by Rachel Cusk.
Faber, 198 pp., £16.99, June, 978 0 571 37794 7
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Is Rachel Cusk’s​ new book a novel, a series of essays or a philosophical inquiry? Parade sends the coin spinning on its edge every time you flip it. It’s the most musical work she has written, a punctus contra punctum, made up of stories that invert themselves in a dialectical fashion, propelled by a set of antinomies: male and female, parents and children, hardness and softness, freedom and responsibility. In some ways it recalls the work of Milan Kundera (lightness and heaviness, slowness and speed, good immortality and bad immortality), but Cusk shuns his bonhomie, his playful puppetry. Despite what some might judge a stylistic hauteur, her world teems with personages and anecdotes, echoes and counterfactuals. As she pivots among points of view – framing debates theoretically through her characters, shuffling through opinions and biases – a motif emerges, building to a credo, a cri de coeur.

The parade of the title is a parade of artists, all signified by the initial G – and this is the first clue that there is something musical about the book’s composition. It has a key signature, the key of Genius. In these various archetypal Gs, one can identify the shadowy outlines of Georg Baselitz, Louise Bourgeois, Paula Modersohn-Becker and Éric Rohmer. The unnamed narrator alternates third-person episodes with the first person, recounting scenes from her own life in France: some having to do with a G, others having to do with the body’s subjection to violence, both from without and from within. If this all seems baroque, the cool tone and precision of the prose cuts against that. As always in Cusk’s work, a singular voice provides the red thread through the labyrinth.

The first G we meet is an acclaimed artist who has begun painting upside-down portraits. It doesn’t especially matter whether the reader recognises this as a sketch of Baselitz, but it does seem a little on the nose as an allegory for an upside-down world. His wife turns out to be wildly drawn to the works: ‘When G’s wife first saw the upside-down paintings she felt as though she had been hit. The feeling of everything seeming right yet being fundamentally wrong was one she powerfully recognised: it was her condition, the condition of her sex.’ At the same time, ‘G believed that women could not be artists.’ (Baselitz has repeatedly claimed that women make bad painters.) G’s wife tells herself that ‘this was what most people believed, but it was unfortunate that he should be the one to say it out loud.’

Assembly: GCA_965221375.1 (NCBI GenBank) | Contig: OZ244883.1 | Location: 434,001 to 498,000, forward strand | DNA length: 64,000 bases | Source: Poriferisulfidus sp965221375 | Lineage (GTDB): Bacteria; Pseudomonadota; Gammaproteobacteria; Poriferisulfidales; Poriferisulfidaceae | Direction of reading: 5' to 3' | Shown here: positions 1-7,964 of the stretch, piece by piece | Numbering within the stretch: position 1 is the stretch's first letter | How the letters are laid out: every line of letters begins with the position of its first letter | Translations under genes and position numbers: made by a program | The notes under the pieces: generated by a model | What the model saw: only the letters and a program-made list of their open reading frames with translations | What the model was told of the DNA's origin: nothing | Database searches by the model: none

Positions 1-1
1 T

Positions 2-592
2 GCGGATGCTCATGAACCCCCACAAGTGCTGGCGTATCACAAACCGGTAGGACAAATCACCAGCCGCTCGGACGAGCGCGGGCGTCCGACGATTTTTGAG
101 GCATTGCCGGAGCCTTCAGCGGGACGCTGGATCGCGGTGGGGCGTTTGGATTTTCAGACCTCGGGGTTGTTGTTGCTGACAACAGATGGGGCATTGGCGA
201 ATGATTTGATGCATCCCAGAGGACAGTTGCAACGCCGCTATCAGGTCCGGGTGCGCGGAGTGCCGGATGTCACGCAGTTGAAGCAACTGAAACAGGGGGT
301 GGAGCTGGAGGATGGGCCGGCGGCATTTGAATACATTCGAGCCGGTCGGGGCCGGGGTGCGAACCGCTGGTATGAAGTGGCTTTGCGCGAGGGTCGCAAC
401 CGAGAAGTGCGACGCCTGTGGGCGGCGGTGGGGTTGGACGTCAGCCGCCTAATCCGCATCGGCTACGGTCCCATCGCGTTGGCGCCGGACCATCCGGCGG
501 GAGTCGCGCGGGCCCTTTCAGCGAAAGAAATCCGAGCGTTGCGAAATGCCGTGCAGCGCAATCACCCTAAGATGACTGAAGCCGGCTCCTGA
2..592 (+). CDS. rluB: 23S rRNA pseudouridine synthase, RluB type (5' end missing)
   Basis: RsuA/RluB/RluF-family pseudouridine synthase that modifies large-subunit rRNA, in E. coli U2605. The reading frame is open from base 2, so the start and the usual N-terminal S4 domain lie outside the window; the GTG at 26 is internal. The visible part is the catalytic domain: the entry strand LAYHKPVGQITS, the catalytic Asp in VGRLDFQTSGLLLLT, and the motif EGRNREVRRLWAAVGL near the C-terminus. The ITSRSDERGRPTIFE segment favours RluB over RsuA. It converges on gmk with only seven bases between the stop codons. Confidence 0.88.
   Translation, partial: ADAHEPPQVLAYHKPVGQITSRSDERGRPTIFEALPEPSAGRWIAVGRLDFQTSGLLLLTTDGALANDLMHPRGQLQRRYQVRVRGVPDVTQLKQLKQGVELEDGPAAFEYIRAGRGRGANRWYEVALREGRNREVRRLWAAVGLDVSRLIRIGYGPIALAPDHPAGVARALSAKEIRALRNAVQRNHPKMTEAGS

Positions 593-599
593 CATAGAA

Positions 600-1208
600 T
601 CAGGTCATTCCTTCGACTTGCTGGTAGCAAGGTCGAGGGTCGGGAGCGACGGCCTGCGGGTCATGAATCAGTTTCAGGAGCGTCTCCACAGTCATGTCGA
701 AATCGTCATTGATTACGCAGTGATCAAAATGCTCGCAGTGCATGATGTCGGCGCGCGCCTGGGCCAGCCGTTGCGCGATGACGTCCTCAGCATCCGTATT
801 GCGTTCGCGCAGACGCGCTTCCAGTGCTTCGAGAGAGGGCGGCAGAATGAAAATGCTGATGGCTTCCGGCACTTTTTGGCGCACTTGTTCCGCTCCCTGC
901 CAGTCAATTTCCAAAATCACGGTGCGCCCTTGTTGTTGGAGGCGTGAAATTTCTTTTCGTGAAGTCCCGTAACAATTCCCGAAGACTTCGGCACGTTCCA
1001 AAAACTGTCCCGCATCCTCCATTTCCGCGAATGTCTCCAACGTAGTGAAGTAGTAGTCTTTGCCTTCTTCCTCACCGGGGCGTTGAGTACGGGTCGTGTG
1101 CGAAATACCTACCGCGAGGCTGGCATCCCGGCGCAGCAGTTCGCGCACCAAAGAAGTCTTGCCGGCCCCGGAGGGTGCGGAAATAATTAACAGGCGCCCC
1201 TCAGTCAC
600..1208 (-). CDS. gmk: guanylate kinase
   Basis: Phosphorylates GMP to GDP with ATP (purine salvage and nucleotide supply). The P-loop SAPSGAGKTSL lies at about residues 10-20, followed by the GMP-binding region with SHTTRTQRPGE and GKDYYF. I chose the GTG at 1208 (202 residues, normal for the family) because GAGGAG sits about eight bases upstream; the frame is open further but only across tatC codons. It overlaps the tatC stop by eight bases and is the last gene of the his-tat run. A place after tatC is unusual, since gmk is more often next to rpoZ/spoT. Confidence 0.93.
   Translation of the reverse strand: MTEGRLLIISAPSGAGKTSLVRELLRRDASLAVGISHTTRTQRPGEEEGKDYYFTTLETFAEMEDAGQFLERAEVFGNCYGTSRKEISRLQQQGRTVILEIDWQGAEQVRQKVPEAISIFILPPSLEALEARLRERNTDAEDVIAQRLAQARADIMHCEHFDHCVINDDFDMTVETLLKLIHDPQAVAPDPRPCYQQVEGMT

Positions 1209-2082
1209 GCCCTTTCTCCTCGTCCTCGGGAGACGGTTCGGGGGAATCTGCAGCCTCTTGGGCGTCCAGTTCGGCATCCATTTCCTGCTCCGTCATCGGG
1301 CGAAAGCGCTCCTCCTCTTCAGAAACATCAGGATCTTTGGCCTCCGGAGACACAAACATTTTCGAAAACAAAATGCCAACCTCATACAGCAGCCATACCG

A familiar script: the male genius and the helpmate who believes that ‘his success – his achievement – was also hers.’ Cusk will invert this set-up in the next chapter to see how the dynamic plays out when male and female switch roles. It puts Parade in dialogue with Cusk’s previous book, Second Place (2021), another hall of mirrors: a rewriting of Mabel Dodge Luhan’s Lorenzo in Taos, a memoir of her friendship with D.H. Lawrence. Cusk’s middle-aged female narrator, M, invites the ageing enfant terrible L to her ‘second place’, a guest-house on her property, so he can paint the landscape; she expressly wishes to see it ‘through his own eyes’. A contest of wills ensues: will the woman have her way, or will the man defeat her?

Second Place has a deliberately schematic framework: the binary of masculine (amoral, irresponsible) and feminine (utilitarian, dependent) leaves little room for play, though it presents itself as an experiment. Still, what woman who has enjoyed the company of male artists can deny the attraction, and the injustice, of the man who seizes freedom for himself? And what man can deny the ruthlessness required to be free to make art? From the very first sentence (‘I once told you, Jeffers, about the time I met the devil on a train leaving Paris’) to the last, M is plagued by questions of freedom and authority: how can she believe she has ‘truly lived’ when a man like L exists? ‘Did he understand that by parading his freedom and the fulfilment of his desires in front of me, he was making me less free and less fulfilled than I had been before I walked in the door?’ In Parade, G’s wife observes that he ‘was not the first man to have described women better than women seemed able to describe themselves’, but she also perceives in his inverted portraits of her ‘a crystallised hatred that both objectified … and obliterated her’. Like L in Second Place, G is the embodiment of ‘a freedom elementally and unrepentantly male down to the last brushstroke’.